Marfan syndrome is a disorder of the body's connective tissues. These are a group of tissues that maintain the structure of the body and support internal organs and other tissues. Children usually inherit the disorder from one of their parents. There's no cure and treatment focuses on managing the symptoms.
Symptoms of Marfan syndrome
Some people are only mildly affected by Marfan syndrome, while others develop more serious symptoms.
Typical characteristics of Marfan syndrome include:
- being tall
- abnormally long and slender limbs, fingers, and toes (arachnodactyly)
- heart defects
- lens dislocation – where the lens of the eye falls into an abnormal position
Causes of Marfan syndrome
Marfan syndrome is a hereditary gene defect. This means it can be passed to a child from a parent who's affected.
In around three-quarters of cases, Marfan syndrome is inherited from one parent. The syndrome is autosomal dominant. This means a child can inherit it even if only one parent has the syndrome.
The gene defect leads to abnormal production of a protein called fibrillin. This results in parts of the body being able to stretch abnormally when placed under any kind of stress.
The defective fibrillin gene also causes some bones to grow longer than they should. This means a person with Marfan syndrome may be tall because their arms and legs grow longer than normal.
In the remaining cases, neither parent has the syndrome. The fibrillin gene changes (mutates) for the first time in the parent's egg or sperm. The mutated gene can be passed on to the child, who will then go on to develop the syndrome.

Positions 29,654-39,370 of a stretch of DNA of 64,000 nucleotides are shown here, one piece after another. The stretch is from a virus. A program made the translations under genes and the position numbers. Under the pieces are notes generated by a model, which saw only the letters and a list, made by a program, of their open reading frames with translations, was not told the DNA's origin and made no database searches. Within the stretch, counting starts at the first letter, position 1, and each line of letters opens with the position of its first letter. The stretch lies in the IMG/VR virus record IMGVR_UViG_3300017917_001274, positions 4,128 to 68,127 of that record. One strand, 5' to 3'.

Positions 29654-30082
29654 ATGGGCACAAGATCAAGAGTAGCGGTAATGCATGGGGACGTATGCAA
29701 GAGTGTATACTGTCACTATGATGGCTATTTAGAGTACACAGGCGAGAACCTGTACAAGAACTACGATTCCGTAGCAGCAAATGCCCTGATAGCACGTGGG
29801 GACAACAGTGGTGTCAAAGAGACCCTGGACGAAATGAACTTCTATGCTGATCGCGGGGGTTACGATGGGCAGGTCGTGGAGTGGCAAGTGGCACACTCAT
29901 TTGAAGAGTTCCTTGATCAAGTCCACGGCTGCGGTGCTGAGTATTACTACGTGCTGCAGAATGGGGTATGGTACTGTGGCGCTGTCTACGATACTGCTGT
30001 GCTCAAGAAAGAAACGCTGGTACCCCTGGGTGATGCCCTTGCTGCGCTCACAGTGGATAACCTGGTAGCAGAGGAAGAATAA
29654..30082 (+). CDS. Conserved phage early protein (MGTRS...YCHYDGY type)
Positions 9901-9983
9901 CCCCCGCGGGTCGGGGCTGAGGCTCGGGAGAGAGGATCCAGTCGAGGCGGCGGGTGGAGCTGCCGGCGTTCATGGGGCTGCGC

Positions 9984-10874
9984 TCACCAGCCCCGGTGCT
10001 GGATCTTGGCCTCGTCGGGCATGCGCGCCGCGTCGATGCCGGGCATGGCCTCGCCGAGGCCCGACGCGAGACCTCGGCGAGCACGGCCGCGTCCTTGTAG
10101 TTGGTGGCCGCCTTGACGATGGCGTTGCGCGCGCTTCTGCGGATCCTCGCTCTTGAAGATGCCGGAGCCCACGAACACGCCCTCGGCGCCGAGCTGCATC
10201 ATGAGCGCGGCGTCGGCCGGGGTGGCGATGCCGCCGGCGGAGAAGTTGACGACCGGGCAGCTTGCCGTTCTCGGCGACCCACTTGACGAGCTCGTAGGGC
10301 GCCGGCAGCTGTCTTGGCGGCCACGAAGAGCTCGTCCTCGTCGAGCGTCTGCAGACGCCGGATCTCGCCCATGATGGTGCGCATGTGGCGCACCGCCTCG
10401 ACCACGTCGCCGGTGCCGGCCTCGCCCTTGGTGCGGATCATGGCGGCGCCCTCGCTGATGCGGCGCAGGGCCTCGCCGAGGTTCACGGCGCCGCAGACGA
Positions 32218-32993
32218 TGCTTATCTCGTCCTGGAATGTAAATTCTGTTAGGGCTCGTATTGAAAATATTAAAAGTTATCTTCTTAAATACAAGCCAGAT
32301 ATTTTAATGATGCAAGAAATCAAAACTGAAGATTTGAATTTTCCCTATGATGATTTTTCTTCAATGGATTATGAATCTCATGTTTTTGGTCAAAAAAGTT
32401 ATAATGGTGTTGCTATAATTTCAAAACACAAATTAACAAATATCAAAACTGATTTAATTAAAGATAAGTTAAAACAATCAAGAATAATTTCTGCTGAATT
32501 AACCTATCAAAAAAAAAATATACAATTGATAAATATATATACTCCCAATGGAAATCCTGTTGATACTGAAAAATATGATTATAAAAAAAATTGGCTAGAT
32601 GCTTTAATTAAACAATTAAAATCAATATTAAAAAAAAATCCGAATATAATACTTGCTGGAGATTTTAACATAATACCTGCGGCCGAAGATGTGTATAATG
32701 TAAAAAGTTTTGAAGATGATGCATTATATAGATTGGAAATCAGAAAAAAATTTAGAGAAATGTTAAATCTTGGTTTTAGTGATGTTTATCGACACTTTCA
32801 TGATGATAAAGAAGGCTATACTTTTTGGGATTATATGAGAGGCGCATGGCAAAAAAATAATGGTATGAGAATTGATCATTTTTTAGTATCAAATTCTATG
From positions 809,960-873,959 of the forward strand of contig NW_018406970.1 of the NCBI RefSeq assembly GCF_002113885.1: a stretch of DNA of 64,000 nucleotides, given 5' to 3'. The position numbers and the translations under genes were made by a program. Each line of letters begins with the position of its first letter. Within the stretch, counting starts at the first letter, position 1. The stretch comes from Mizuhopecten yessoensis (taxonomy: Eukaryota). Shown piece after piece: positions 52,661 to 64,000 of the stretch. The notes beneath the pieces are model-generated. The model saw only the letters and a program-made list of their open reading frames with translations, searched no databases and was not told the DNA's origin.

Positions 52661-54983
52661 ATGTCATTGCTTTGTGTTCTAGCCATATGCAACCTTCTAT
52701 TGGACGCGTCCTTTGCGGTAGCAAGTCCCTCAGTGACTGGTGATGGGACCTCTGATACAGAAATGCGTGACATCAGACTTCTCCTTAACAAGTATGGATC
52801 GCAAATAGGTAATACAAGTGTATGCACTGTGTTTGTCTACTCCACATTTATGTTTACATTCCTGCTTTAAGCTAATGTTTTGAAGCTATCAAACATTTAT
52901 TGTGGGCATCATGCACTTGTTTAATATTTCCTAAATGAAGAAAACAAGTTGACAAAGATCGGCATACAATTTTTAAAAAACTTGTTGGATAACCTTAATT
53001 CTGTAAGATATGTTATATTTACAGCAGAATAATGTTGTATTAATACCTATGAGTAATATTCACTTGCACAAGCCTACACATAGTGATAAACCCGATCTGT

Diagnosing Marfan syndrome
Diagnosing Marfan syndrome can be difficult as the symptoms can vary significantly from person to person.
As the symptoms of Marfan syndrome don't always develop during childhood, it may not be identified until the teenage years.
In most cases, a genetic test can be used to confirm a diagnosis of Marfan syndrome.
In most cases, a diagnosis of Marfan syndrome is based on a thorough physical examination and a detailed assessment of a person's medical and family history.
Treating Marfan syndrome
There's no cure for Marfan syndrome. Treatment focuses on managing the symptoms and reducing the risk of complications.
One of the most serious problems caused by Marfan syndrome occurs if the heart and the aorta, the body's main artery, are significantly affected. This can lead to a lower life expectancy.
How common Marfan syndrome is
Although Marfan syndrome is rare, affecting about one in 3,000 people, it's one of the most common connective tissue disorders. Men and women are affected equally.
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The information on this page has been adapted from original content from the NHS website.
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